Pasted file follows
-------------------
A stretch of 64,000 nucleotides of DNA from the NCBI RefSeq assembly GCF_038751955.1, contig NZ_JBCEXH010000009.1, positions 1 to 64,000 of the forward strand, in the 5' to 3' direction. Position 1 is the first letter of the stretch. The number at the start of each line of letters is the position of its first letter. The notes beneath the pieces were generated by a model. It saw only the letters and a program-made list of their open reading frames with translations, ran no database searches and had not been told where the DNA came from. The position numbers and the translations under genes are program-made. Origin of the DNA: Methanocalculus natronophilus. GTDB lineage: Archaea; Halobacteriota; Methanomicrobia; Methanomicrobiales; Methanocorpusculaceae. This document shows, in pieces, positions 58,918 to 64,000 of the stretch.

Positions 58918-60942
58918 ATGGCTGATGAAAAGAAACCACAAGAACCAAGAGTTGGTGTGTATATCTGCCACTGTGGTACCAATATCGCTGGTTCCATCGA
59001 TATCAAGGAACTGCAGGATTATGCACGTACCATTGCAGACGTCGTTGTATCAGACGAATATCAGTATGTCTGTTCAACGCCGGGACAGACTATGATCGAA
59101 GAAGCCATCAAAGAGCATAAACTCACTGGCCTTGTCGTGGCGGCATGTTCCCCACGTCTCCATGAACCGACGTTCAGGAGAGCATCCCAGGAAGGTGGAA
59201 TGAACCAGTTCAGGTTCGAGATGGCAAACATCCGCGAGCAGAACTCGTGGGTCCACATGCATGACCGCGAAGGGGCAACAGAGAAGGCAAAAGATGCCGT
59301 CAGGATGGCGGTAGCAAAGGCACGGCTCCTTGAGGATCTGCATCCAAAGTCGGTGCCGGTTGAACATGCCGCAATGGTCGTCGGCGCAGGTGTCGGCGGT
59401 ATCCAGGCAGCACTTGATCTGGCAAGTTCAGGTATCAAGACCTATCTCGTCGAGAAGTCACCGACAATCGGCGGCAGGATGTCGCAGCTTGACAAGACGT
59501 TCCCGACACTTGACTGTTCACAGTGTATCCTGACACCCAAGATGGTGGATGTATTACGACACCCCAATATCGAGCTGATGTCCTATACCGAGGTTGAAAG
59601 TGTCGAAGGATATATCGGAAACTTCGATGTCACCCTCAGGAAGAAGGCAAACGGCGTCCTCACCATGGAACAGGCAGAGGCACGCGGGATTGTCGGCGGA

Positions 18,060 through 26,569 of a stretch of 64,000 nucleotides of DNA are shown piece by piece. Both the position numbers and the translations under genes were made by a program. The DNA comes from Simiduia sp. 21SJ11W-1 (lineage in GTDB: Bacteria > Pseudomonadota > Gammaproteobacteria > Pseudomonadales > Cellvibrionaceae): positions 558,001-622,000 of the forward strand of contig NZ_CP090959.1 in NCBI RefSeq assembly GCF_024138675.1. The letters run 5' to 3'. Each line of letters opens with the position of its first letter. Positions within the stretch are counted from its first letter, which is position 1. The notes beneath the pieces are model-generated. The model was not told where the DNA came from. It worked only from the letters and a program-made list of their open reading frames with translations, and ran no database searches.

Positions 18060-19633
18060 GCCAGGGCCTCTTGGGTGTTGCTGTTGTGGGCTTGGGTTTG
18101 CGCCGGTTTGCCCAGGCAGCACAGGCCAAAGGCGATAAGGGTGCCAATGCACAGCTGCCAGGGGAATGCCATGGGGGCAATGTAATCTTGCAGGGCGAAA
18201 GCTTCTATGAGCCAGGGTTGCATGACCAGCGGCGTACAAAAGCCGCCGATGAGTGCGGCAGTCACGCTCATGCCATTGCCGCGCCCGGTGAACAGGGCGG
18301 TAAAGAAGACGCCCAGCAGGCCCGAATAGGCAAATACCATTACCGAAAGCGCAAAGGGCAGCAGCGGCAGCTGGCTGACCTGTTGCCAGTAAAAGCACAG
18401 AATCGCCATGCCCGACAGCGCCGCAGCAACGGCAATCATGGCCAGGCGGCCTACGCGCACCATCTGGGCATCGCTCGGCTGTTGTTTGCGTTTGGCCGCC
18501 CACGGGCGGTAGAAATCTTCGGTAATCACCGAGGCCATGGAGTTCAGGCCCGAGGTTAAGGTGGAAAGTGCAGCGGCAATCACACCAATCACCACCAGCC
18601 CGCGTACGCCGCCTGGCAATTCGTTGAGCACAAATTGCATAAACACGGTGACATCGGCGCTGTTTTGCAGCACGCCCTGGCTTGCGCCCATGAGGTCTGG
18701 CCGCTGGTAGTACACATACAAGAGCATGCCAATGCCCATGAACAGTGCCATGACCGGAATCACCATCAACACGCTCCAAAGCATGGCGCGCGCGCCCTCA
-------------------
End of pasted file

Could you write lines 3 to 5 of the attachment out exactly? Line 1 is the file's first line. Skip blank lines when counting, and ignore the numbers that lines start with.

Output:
58918 ATGGCTGATGAAAAGAAACCACAAGAACCAAGAGTTGGTGTGTATATCTGCCACTGTGGTACCAATATCGCTGGTTCCATCGA
59001 TATCAAGGAACTGCAGGATTATGCACGTACCATTGCAGACGTCGTTGTATCAGACGAATATCAGTATGTCTGTTCAACGCCGGGACAGACTATGATCGAA
59101 GAAGCCATCAAAGAGCATAAACTCACTGGCCTTGTCGTGGCGGCATGTTCCCCACGTCTCCATGAACCGACGTTCAGGAGAGCATCCCAGGAAGGTGGAA